One language or two?
|From:||Isidora Zamora <isidora@...>|
|Date:||Thursday, September 4, 2003, 19:50|
I think I already know the answer to my question, but I'm going to run it
by you all anyway.
One of my conlangs has a speaker base with a communal history stretching
back somewhere between 1500 and 3000 years. (Sorry not to have a more
accurate figure. I know one of those numbers is double the other
one.) These people live over a distributed geographical area in
independent villages and small towns with plenty of room in between. They
have had no written language (though that is about to change), but they
have a very strong shared oral tradition consisting of their history as a
people (which is still being composed) and their civic and religious
rites. This oral corpus is very large, and it has the effect of binding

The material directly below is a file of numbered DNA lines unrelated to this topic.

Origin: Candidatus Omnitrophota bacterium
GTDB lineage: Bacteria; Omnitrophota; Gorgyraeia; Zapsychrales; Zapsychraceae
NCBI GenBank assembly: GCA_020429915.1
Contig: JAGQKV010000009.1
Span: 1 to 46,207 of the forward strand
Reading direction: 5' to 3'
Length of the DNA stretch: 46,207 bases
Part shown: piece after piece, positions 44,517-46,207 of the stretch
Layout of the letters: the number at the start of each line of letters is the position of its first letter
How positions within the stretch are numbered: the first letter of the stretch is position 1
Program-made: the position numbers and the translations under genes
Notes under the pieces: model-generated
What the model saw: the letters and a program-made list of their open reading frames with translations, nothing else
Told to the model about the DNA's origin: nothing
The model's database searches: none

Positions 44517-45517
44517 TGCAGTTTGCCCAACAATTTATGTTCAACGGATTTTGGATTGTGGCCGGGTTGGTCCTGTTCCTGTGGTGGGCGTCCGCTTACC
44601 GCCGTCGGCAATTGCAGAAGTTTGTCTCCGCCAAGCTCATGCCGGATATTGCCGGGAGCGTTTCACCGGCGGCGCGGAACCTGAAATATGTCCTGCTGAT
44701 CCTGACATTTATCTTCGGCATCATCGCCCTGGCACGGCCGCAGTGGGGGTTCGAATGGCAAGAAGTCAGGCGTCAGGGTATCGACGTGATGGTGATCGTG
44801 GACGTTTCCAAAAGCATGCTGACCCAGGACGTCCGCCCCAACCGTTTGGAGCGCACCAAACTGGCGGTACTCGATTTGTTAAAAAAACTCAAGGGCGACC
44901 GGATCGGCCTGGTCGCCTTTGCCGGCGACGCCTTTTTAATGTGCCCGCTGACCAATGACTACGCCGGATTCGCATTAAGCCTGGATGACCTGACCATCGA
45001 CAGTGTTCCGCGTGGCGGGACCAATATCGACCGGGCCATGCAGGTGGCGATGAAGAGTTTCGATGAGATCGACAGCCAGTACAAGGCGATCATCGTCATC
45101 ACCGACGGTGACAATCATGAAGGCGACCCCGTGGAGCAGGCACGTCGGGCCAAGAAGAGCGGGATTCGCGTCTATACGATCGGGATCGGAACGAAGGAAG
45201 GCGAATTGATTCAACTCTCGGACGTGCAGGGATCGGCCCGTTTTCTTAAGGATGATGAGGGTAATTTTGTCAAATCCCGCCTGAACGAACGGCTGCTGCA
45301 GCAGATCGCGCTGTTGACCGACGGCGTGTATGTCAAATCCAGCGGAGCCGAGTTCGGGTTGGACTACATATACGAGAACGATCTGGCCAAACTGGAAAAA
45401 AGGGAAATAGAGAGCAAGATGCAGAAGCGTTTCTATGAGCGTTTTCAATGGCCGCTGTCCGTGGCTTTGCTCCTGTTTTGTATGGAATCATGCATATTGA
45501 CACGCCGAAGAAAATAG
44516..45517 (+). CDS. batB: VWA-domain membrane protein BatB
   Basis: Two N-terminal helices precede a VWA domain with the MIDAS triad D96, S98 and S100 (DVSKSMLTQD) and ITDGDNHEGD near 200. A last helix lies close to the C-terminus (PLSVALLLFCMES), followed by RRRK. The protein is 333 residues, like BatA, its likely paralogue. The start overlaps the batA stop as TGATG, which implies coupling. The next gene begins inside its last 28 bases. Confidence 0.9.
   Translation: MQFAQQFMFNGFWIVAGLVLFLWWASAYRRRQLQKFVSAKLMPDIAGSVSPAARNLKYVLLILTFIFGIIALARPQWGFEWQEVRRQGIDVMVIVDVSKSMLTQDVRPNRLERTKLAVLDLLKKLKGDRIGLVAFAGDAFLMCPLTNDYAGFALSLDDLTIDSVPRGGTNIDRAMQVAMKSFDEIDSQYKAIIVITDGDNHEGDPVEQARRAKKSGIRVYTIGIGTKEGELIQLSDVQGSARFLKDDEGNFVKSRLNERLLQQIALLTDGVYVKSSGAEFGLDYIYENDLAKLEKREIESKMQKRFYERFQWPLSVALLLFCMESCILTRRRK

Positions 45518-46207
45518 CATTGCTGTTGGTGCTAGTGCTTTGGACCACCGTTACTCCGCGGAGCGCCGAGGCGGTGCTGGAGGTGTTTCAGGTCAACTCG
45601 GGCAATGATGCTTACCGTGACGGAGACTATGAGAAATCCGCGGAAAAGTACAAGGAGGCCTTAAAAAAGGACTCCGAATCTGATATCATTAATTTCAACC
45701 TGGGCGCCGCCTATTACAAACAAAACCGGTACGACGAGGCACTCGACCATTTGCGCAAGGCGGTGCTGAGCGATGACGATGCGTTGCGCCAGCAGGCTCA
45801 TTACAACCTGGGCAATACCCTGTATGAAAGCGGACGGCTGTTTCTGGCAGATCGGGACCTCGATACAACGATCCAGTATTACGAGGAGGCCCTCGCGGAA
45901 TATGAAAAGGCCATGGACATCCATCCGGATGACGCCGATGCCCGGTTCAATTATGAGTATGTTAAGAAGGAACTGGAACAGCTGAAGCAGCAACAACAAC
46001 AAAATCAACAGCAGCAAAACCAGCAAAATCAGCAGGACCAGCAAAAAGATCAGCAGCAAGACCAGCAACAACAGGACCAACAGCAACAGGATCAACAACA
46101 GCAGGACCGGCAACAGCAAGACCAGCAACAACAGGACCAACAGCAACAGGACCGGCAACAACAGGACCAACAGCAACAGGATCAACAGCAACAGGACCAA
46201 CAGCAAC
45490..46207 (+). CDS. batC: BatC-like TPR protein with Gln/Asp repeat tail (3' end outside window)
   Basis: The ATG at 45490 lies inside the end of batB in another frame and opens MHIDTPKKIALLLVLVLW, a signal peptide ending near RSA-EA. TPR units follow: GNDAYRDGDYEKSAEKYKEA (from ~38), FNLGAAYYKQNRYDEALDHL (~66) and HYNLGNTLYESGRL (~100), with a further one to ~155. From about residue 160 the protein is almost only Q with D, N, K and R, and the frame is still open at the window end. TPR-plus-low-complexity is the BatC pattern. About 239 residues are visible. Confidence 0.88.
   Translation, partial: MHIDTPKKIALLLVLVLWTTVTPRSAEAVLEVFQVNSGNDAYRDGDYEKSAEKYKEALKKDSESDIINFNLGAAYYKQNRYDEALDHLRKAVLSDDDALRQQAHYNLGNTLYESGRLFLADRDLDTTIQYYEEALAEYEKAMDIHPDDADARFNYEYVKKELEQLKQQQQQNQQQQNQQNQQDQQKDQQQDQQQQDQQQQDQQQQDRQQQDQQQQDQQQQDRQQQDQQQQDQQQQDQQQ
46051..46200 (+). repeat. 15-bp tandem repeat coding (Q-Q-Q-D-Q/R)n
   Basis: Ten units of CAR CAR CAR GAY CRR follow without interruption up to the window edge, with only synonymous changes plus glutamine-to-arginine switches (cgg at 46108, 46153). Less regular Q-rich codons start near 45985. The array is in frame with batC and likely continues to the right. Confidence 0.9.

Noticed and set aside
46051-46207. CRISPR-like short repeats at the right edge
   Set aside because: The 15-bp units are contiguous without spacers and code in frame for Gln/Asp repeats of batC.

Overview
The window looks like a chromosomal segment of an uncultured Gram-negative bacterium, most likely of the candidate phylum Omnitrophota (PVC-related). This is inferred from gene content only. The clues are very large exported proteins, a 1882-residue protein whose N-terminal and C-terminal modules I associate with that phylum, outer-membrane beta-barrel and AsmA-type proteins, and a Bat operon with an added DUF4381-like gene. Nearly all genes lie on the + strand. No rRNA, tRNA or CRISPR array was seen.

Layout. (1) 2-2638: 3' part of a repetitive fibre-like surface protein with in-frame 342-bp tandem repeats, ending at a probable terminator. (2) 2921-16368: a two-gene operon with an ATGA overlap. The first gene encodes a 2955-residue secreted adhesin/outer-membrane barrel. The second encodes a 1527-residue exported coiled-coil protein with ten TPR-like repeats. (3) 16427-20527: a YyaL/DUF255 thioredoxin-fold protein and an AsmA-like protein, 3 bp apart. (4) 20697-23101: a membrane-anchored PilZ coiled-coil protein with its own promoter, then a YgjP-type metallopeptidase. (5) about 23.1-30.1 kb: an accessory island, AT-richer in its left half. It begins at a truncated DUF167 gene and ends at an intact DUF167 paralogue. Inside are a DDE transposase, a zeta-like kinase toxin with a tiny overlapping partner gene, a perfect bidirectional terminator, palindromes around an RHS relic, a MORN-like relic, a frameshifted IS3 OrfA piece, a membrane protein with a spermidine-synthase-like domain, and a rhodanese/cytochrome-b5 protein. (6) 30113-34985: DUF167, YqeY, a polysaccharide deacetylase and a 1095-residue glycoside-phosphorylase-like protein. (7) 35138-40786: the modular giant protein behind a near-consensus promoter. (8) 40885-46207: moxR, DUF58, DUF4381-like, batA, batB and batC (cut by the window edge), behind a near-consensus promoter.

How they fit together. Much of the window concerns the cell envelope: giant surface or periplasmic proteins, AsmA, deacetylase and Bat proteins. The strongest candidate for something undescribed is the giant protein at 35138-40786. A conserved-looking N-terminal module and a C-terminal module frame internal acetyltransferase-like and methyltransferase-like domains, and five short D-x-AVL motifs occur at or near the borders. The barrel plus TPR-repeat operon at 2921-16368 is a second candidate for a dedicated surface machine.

them together into one culture so that they have remained a single people
rather than drifting apart into many tribes with many languages.
My question is this: considering the time scale involved, do these people
speak one language or two? I am thinking that a good deal of linguistic
change would have had to have occurred during the millennium and a half
since their first poems were written. Would this change be of such a
degree that it would be necessary for these people to maintain two dialects
of their language, one for everyday speech, and an older, largely
fossilized, form used for the composition of poetry and for ceremonial
occasions? How different would these two dialects be likely to be?
Thanks for your opinions.